Troop 1051 - Allen Park, Michigan
John Dam, Charter Organization Representative
Traditional scouting experience for youth in the fifth grade through high school. Service, community engagement and leadership development become increasingly important parts of the program as youth lead their own activities and work their way toward earning scouting's highest rank, Eagle Scout.
Cub Scouting Boys and Girls (Grades K-5) 5-10 years old
Cub Scouting is fun for the whole family. In Scouting, boys and girls start with their best right now selves and grow into their very best future selves. It’s fun, hands-on learning and achievement that puts kids in the middle of the action and prepares them for today – and for life.
The mission of the Boy Scouts of America is to prepare young people to make ethical and moral choices over their lifetime by instilling in them the values of the Scout Oath and Law.
A Scout is trustworthy, loyal, helpful, friendly, courteous, kind, obedient, cheerful, thrifty, brave, clean, and reverent.
"On my honor I will do my best to do my duty to God and my country and to obey the Scout Law; to help other people at all times; to keep myself physically strong, mentally awake and morally straight."
Annual Haunted Forest at D-Bar A Scout Ranch
The camp is about 1700 acres, with three man-made lakes, 28 heated cabins, 11 tent sites, Adirondack shelters, yurts, and a family RV park with full hookups and private bath house. True to the name, it actually has horses, donkeys, and a small herd of long horn steers. In addition to operating as a traditional Scout camp, and working cattle ranch, it also hosts school and church camps, Learning For Life, and many other youth groups. Other unique features include a handicapped accessible nature trail, and a small observatory.
Troop 1051 - A Long, Rich History
The first recorded history of Boy Scout Troop AP1 (later 1051) was its formation on April 25, 1930 by Everette G. Rutledge. He served as scoutmaster until 1933. Others on the committee included C.F. Colling, Floyd B. Norton, Wilford H. Riley, and C.H. Esford. Rutledge was also one of the first elders of the fledgling Presbyterian Church (1932), was brother-in-law of Allen Park Police Chief Riley, and had previously scoutmastered a troop in Brock, Nebraska in 1916 to 1918. Rutledge was living in Lynwood, Washington, when he died in 1985. The troop met in Lapham School which eventually became North Junior High School. The first scouts included D. Colwell, A. Colwell, V. Collins, C. Collins, P. Chamberlain, W. Hollum, J. Kane, H. Lindeman, G. Lindeman, R. McKenny, L. Reach, and V. Taylor.
After Rutledge, the troop apparently dissolved until it was revived in 1938, which is generally regarded as the founding year since it has been continuously active ever since. Soon after, James Shaw led an effort to procure a campground. They purchased land from Robert L. Moore on May 12, 1941 for $2100. Jim Shaw and Al Rogers signed the deed. Genn Dougty, Jim Shaw, Joe Campbell, Al Rogers, Al Carmen, Bill Meikle, and George Fairall signed for a $1400 loan from the Ecorse Band and they are regarded as the founders of the camp. Also on the scout committee were Normal Alley (A.S.M.), Stanley Fairall (A.S.M.), and A.G. Aldrich.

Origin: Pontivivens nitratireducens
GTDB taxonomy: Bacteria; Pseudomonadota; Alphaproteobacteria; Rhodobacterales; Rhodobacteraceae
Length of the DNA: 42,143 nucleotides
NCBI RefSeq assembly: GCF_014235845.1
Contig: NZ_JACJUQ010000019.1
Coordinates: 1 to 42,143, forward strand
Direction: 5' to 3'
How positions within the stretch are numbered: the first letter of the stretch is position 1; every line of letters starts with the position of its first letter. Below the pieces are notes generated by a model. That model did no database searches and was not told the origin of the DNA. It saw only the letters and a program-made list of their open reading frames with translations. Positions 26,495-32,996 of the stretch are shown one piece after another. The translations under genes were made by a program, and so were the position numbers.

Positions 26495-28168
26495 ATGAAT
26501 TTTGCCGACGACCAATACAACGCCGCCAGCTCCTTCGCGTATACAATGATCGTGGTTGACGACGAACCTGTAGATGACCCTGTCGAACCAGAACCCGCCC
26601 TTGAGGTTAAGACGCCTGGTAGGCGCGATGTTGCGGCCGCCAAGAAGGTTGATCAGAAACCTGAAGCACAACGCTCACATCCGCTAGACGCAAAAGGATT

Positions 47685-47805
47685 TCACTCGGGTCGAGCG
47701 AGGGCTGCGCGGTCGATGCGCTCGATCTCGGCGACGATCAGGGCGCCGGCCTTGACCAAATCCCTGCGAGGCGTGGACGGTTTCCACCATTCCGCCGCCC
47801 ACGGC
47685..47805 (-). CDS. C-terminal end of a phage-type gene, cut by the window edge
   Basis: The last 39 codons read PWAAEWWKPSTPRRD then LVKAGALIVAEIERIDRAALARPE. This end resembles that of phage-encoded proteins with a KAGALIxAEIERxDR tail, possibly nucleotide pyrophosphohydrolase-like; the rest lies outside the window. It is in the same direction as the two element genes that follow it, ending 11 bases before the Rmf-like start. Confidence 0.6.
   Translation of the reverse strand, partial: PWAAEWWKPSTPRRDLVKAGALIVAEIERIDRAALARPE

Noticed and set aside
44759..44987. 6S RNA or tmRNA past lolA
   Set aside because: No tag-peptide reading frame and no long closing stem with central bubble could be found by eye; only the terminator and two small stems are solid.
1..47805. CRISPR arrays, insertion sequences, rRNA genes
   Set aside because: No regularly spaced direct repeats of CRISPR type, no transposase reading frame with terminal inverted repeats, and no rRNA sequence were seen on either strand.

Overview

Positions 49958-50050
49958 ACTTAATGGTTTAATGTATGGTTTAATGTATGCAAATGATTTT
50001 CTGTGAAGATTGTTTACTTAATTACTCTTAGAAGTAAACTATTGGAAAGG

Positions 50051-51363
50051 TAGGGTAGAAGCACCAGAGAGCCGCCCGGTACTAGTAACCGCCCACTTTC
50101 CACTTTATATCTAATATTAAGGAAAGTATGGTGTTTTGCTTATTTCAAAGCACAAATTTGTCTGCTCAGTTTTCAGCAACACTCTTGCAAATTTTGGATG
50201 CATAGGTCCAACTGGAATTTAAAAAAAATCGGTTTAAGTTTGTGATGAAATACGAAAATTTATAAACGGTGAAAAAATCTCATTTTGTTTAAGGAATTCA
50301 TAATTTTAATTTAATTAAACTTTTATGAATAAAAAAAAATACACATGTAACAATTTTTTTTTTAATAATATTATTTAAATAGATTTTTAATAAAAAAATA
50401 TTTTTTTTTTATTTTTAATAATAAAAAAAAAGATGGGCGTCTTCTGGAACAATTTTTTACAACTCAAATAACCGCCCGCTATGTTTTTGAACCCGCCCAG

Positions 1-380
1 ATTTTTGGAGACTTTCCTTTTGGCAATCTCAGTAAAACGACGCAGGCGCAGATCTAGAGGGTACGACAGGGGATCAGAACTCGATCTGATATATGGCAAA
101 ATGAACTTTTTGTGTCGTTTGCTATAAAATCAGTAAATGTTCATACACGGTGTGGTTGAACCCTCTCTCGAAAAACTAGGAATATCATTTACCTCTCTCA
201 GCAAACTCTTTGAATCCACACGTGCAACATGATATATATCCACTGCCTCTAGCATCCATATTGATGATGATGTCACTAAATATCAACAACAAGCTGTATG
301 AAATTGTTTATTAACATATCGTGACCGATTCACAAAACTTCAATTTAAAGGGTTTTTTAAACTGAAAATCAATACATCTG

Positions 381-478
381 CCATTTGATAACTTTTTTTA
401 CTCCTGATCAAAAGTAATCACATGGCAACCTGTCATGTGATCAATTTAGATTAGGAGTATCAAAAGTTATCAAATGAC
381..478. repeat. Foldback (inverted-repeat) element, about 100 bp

The boys and their families worked hard collecting papers and tin cans to raise the money and pay off the loan. Since scout troops are not allowed to own property, the United Presbyterian Church agreed to hold the property in trust. Whenever a truck as needed, George Fairall supplied one and the boys originally rode up to camp in the back of ones of these trucks. In 1942, the troop started meeting in the newly-built church, largely under the leadership of “Doc” Carlos Speck. One of his recruits, Evio Biagini supervised a great deal of the construction.
Early in 1953, the scouts had a contest to name the “Boy Scout Camp.” A new scout, Carlton Speck (Doc’s son), won with the name Camp Wakanda. It derives from the name used by the Dakota Indians (which includes the Sioux tribes) for the spirit that resides in all living things. Other names with the same meaning are Wakan-Tanka, Wakan, or Wakonda. In 1961, Troop AP1 became Troop 1051. To read more about the camp: CAMP WAKANDA
In 1970, the charter date slid from October to the following April making it the longest year. Also in 1970 (Feb. 22) the trust agreement for the ownership of the camp was legally dissolved. The Presbyterian Church legally assumed full responsibility of the camp because maintenance and improvements to meet the increasingly stringent health and fire codes became too great a burden for the scouts. Since then the camp has been used every summer for a continuous series of programs involving hundreds of kids, and the scouts of Troop 1051 still go there, and the end of each camp is marked by a Court of Honor rich in Indian lore.
"Known" 1051 Scoutmasters
Everette Rutledge: 1930-1932
Karl D. Smythe: 1938-1939
Albert N. Carmen: 1940-1943
Karl D. Smythe: 1944-1945
F. Milton Redick: 1946-1947
Ferand O. Sherman: 1948-1950
James C. Harry: 1951
Robert A. Larabell: 1952-1954
Victor Evans: 1955-1960
Marvin Dymot: 1961
J. Cowan/R. Chartier/M. Davis: 1962
Albert R. Juterbock: 1963
Frank R. VanWulfen: 1964
Edward R. Lehecka: 1965
John O. Copeland: 1966
Harold H. Zantop: 1967-1974
Ernest Holewinski: 1974-1975
Daniel Burdick: 1975-1982
John M. Clark: 1982-1985
Tom Shinkle: 1985-1986
Dan Burdick: 1986-1989
David Oakley: 1989-1991
R. Broglin: 1991-1996
Dan Lepalm: 1996-
Ray Tessier, Jr.: 2000
John R. Dam, Jr.: 2000-2007
John Marchand: 2007-2011
Erik Marlin: 2011-2013
Robert Morton: 2013-1016
Andrew Johnson: 2017-present
Rob Vaillancourt 2022-present